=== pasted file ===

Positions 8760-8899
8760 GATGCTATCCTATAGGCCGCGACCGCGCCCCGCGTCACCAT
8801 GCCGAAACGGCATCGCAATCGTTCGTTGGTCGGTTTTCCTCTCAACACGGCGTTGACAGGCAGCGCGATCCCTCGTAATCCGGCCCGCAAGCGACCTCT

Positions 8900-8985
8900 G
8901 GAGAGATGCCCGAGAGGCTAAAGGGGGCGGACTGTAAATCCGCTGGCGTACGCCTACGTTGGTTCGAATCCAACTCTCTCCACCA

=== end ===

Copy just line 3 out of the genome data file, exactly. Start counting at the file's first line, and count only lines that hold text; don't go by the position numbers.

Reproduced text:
8801 GCCGAAACGGCATCGCAATCGTTCGTTGGTCGGTTTTCCTCTCAACACGGCGTTGACAGGCAGCGCGATCCCTCGTAATCCGGCCCGCAAGCGACCTCT